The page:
Coinciding with National Cyber Security Awareness Week in Australia this week, Facebook Chief Security Officer Joe Sullivan published a note on the Facebook Security page urging users to take steps to protect their passwords for the social network, and offering seven tips on how to do so.
The bad news: Facebook was one of the victims of what it called a “sophisticated attack,” whereby some of its employees’ laptops were inflicted with malware, and the investigation into the source of the attack is still ongoing. The good news: The social network said it found no evidence that user data were compromised.
Facebook Chief Security Officer Joe Sullivan stressed that information-technology experience is only one weapon in the war against cyber-crime during his keynote address at the Cyber Security Summit in Birmingham, Ala., Tuesday.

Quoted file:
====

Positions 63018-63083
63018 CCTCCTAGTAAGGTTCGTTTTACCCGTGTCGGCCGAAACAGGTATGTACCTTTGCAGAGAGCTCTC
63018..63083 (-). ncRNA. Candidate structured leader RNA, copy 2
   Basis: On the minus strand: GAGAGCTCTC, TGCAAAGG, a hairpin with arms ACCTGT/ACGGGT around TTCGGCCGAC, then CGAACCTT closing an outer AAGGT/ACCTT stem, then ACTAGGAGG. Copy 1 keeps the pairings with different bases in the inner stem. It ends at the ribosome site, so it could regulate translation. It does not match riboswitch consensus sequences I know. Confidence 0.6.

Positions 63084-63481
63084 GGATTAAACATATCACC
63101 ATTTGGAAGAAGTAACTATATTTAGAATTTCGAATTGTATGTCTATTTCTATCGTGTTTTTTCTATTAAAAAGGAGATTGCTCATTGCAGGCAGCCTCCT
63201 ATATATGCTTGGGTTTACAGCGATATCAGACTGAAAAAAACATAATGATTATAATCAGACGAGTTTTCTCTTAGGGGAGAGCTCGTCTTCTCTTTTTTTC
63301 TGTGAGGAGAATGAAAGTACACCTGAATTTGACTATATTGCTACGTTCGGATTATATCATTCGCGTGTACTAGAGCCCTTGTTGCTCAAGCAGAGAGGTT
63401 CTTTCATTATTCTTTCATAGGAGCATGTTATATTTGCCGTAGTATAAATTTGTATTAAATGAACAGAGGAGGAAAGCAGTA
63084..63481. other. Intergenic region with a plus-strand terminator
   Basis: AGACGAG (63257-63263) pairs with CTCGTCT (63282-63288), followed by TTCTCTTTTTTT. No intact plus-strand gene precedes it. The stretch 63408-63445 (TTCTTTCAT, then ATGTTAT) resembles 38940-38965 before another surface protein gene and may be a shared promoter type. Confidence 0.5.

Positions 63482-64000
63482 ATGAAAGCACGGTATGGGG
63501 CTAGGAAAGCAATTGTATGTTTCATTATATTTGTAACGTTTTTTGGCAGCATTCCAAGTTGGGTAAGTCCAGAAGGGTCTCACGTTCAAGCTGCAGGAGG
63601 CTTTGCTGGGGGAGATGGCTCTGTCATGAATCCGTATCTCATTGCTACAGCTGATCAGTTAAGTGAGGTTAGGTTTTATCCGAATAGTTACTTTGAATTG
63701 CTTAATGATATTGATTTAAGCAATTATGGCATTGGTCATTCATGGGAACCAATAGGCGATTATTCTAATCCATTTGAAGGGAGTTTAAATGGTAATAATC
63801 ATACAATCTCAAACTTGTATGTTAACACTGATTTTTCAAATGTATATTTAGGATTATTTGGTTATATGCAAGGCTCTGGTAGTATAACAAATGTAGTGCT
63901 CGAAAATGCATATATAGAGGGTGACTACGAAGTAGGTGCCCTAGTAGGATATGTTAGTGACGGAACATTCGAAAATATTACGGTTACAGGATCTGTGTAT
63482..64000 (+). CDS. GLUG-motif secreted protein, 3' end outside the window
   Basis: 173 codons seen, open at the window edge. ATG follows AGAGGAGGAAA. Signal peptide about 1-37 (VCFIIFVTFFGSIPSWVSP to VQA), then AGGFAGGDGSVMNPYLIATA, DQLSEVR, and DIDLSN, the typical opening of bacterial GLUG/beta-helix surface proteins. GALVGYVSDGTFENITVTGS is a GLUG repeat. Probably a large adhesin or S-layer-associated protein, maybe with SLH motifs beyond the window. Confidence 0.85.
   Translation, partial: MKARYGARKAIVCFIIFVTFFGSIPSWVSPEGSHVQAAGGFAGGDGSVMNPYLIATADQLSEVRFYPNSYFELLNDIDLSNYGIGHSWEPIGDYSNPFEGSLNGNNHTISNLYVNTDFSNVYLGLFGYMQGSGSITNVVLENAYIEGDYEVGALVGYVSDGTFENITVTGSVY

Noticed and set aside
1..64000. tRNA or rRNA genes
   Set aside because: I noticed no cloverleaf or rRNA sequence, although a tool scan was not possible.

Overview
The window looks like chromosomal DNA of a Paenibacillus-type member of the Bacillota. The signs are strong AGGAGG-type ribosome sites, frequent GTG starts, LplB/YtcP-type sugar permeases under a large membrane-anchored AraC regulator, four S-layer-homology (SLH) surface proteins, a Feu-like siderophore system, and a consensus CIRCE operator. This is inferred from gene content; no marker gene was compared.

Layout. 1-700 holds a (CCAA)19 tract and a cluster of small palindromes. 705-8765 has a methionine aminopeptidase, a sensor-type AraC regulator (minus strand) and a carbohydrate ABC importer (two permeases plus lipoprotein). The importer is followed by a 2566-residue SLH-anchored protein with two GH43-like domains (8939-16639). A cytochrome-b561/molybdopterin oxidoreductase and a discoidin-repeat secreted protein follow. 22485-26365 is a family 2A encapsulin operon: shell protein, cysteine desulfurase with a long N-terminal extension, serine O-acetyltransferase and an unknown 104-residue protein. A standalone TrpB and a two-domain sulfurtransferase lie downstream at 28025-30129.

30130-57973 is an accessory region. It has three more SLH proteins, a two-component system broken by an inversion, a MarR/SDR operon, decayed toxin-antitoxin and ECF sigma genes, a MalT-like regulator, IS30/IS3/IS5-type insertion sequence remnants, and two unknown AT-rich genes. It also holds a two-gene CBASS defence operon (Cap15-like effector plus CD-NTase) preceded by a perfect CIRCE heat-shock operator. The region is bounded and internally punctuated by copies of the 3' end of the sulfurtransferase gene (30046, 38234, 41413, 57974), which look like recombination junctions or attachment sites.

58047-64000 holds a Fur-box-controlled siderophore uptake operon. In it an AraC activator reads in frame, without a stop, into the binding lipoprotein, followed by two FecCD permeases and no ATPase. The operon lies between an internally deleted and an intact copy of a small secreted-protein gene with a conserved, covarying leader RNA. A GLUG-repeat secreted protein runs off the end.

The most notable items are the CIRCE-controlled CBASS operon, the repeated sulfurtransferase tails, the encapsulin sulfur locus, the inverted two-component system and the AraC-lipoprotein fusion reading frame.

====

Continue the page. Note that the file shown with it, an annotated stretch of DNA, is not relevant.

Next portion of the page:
Over the past year, Facebook has been on a rampage against users who either don’t exist or are using fake names. After all, advertisers want real people with real information behind those likes. The New York Times examined this issue, showing how pseudonyms can be used for good and for evil.
The Center for Information Assurance and Joint Forensics Research at the University of Alabama at Birmingham announced a $250,000 grant from Facebook Monday, and the funding comes not from the company’s coffers, but from money that Facebook has recovered from spammers around the world. The donation is in recognition of the center’s role in tracking international criminals behind social media botnet Koobface, as well as other spammers.